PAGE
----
McKUSICK, Chief Justice.
On its merits, this appeal seeks to resolve a controversy over two conflicting attachments on trustee process made against any "goods, effects, or credits" of principal defendant Emery in the hands of Portsmouth Savings Bank. In this action brought against Emery in the Maine District Court (Kittery), plaintiff Casco Bank & Trust Company caused trustee process to be served on Portsmouth Savings Bank on December 15, 1977. At the subsequent hearing to determine the amount, if any, for which Portsmouth Savings Bank should be charged as trustee, Indian Head National Bank as a third party claimant appeared and asserted that its trustee process served in a New Hampshire action on Portsmouth Savings Bank on December 9, 1977, was effective in reaching anything owed at any pertinent time by the trustee to Emery and left nothing unencumbered to be attached by Casco Bank's trustee process of December 15. The Maine District Court rejected Indian Head Bank's contention and entered a "judgment" holding Portsmouth Savings Bank chargeable on trustee process in Casco Bank's suit against Emery in the amount of $8,700.
Without waiting for any other action whatever in the District Court—principal defendant Emery has never answered, nor has his default been entered—Indian Head Bank appealed to the Superior Court, which reversed the District Court ruling.
Our cases have recognized a broad category of exceptions to the final judgment rule allowing appeals from collateral orders, interlocutory in nature, "in which the peculiar character of the question involved hardly admits of postponement [of appellate review], if any benefit is to be derived from it by the aggrieved party." Northeast Investment Co. v. Leisure Living Communities, Inc., Me., 351 A.2d 845, 848 (1976); Munsey v. Groves, 151 Me. 200, 117 A.2d 64 (1955). See Cohen v. Beneficial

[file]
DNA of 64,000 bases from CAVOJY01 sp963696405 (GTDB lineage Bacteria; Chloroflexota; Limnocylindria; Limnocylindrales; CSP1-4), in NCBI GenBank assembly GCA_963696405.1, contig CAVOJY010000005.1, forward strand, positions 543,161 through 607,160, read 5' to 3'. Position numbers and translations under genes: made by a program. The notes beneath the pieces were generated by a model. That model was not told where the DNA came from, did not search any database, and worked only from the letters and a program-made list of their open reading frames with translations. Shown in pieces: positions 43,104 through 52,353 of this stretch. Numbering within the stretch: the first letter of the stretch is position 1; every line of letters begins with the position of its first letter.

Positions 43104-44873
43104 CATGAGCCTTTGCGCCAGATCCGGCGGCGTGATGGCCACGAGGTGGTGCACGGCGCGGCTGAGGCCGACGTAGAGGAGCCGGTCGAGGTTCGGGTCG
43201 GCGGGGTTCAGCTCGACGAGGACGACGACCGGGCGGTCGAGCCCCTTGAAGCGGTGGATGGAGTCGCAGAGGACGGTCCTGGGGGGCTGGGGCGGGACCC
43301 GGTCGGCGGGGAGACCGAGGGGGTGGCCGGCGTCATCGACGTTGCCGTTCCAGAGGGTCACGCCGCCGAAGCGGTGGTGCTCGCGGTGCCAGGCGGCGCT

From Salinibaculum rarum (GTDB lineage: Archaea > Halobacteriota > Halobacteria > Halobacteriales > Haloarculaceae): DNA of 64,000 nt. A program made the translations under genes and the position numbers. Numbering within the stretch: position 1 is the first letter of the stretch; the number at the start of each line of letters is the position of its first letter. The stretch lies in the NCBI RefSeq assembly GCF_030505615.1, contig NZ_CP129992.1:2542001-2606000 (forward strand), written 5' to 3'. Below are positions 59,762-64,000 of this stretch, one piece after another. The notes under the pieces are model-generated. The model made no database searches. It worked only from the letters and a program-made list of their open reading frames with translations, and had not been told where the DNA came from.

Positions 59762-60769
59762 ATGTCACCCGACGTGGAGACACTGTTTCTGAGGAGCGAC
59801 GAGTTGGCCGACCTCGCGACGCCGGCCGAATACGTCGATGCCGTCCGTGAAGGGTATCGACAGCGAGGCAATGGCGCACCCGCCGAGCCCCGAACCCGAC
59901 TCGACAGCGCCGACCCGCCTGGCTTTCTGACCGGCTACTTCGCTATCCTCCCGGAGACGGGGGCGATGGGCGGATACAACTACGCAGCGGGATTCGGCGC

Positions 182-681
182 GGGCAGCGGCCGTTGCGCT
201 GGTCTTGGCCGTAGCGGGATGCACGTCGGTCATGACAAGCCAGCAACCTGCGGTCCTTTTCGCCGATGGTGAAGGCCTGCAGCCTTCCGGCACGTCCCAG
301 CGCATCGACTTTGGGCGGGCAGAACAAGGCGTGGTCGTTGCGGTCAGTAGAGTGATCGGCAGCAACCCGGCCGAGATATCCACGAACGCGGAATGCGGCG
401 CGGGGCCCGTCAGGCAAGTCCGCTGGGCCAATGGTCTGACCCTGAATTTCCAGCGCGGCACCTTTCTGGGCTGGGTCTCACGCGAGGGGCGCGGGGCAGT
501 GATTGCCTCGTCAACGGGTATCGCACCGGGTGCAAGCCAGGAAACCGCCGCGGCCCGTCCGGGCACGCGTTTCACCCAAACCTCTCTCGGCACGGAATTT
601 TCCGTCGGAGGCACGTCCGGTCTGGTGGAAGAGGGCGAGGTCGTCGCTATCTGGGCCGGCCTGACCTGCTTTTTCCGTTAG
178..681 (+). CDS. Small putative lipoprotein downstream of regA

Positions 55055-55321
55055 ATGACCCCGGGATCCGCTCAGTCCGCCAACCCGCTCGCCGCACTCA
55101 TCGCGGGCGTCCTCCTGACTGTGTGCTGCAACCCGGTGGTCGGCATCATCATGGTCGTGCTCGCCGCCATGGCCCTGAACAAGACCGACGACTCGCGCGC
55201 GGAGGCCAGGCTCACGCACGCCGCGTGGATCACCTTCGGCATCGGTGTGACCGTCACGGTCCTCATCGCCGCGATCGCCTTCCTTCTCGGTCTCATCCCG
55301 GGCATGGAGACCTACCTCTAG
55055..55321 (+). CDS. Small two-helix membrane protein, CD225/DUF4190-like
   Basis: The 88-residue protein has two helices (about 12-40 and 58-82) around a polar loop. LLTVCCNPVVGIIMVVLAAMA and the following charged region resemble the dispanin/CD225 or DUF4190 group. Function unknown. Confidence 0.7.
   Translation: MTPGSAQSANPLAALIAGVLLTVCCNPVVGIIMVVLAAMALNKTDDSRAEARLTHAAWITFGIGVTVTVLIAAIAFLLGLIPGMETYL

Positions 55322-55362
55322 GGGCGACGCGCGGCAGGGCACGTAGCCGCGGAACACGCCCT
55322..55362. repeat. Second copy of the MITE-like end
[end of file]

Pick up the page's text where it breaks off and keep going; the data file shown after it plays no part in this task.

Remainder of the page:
The situation created in the case at bar by the District Court "judgment" holding the Portsmouth Savings Bank chargeable as trustee—as to which decision only the third party claimant objects—is entirely different and does not justify a further extension of the "collateral order" exception. The court is not concerned here, as it was in Northeast Investment, with the right of the principal defendant to protect his property from the restraints of attachment; defendant Emery has not appeared either in the District Court or in the appeal proceedings to assert any interest in the surplus proceeds from the Portsmouth Savings Bank's sale of the foreclosed real estate. Rather, this interlocutory appeal boils down to a dispute between Casco Bank and Indian Head Bank over the surplus fund which both have attempted to trustee. At most, the only conceivable harm to the third party claimant from postponing review until a final judgment is rendered in the principal action against Emery is that Indian Head Bank will have to wait to have the contested funds freed from Casco Bank's attachment.
In the circumstances of this appeal, all of the reasons behind the final judgment rule come into play. We have no way of knowing that the principal debt has not been paid off, has not been discharged in bankruptcy, or otherwise is not due and owing to Casco Bank, which has never proved its claim. We have no way of knowing whether a default will be entered against defendant Emery and even if so whether plaintiff Casco Bank will be in a position to file the affidavits required by M.R.Civ.P. 55(b)(1), (4) as prerequisites to entry of judgment in its favor. In other words, for all we know this court may never be called upon to decide the interlocutory question now sought to be presented. See Fidelity & Casualty Co. v. Bodwell Granite Co., 102 Me. 148, 66 A. 314 (1906); 2 Field, McKusick & Wroth, Maine Civil Practice § 73.1 (2d ed. 1970). Piecemeal appeals often turn out to be unnecessary appeals, and they always impose an additional burden upon the appellate courts. In the face of the Law Court's heavy caseload in the 1980s, the final judgment rule fashioned in the more leisurely appellate days of the turn of the century, see id., becomes a matter of more than preferred court procedure. It becomes an imperative in the proper marshalling of hardpressed court resources.
Judgment of the Superior Court vacated.
Remanded to the Superior Court for entry of an order dismissing the appeal by Indian Head National Bank to the Superior Court and remanding to the District Court for further proceedings.
Costs on appeal shall be allowed to Casco Bank & Trust Company.